If you’re an eCommerce marketer, by now, you’ve read countless articles and studies about how eCommerce sales are skyrocketing, and nearly every person is now a potential customer. You’re either looking to take advantage of that new potential or trying to ensure you hang on to (and grow) your piece of this bigger pie.

Marketing is the answer to both because it helps you reach new eyeballs while also re-engaging with loyal customers ready to buy again. Knowing that it’s time to increase your budget and putting the right eCommerce marketing plan forward are two different things. So, let’s look at a few things to consider for 2021 and how to avoid mistakes that could cost you a sale.

This is a guest post from Red Stag Fulfillment, an eCommerce fulfillment company focused on helping growing businesses reach customers across the U.S. in two days or less.

Start with your most important channel

Nearly every eCommerce company starts off small and scrappy. Whether that’s where you are or where you came from, it has a perfect reminder for your marketing: don’t waste time. You need to laser-focus any early campaigns and test elements to ensure you’re reaching the right people for your products.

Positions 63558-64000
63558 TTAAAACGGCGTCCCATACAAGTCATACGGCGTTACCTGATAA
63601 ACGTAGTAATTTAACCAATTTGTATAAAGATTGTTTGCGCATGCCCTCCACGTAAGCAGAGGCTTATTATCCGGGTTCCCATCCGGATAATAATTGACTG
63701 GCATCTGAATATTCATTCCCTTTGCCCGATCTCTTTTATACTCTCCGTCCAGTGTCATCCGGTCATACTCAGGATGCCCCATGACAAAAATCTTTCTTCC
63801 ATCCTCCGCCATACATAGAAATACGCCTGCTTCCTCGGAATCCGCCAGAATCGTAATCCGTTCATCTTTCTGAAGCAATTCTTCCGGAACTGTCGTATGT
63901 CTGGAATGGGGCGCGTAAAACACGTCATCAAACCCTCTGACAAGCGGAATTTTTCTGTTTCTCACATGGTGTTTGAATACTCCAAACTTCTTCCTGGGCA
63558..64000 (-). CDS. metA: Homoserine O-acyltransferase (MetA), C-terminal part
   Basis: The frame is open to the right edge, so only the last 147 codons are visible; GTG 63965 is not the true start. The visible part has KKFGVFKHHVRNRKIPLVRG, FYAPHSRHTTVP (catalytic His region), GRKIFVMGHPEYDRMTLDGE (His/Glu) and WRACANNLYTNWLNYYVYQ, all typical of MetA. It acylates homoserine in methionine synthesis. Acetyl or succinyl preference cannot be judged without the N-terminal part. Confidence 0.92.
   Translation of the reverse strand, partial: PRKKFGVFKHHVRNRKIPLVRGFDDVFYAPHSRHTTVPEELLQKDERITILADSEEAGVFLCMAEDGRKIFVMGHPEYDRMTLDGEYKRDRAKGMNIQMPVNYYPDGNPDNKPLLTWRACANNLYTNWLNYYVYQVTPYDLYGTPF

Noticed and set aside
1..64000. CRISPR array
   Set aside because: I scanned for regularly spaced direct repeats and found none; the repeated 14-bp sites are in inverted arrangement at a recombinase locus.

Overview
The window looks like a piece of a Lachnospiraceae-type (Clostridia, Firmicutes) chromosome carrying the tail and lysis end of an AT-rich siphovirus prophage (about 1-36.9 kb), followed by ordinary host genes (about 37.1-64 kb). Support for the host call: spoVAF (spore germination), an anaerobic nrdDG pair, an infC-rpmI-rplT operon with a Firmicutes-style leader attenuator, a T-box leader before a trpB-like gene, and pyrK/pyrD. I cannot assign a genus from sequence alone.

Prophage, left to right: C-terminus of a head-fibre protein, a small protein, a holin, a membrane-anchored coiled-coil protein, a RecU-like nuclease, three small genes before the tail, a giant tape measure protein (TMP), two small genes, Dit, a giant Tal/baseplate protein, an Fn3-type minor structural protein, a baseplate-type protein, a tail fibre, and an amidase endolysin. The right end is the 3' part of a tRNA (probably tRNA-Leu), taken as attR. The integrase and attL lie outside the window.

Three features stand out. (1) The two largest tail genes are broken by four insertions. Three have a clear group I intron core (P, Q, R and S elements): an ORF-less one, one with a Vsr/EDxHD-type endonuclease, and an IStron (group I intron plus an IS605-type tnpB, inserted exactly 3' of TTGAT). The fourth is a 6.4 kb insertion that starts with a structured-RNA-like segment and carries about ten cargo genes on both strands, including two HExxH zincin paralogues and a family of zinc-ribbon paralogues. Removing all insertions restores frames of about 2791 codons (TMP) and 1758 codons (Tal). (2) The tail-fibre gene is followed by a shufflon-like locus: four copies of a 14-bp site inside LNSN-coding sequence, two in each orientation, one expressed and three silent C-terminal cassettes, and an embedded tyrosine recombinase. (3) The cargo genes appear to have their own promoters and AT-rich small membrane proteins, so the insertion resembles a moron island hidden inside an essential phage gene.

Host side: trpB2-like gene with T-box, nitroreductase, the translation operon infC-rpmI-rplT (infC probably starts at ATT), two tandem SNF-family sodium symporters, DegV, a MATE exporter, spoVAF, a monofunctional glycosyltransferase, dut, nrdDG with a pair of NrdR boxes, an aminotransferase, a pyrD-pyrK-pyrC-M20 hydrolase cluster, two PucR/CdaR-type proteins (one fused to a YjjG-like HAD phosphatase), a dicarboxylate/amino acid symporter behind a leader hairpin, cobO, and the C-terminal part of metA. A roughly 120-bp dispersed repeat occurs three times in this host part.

Fire up your dashboards and look at early engagement levels and success. Prioritize where people are and how you can easily reach them. Today’s marketing platforms make it easy to run a broad campaign across multiple social channels and search, but there’s still a lot of optimization that goes with getting every channel right. Just because you can be everywhere doesn’t mean it’s worth the time or ad spend.

Make the most of your budget by using existing data and looking at early efforts for a campaign to narrow your list of channels and prioritize the ones where customers are and where they’re receptive to your messaging. If you want to be on multiple channels, use small tests and prioritize where you see the best success. Slowly expand from there, adding channels where you perceive (and then can confirm) value.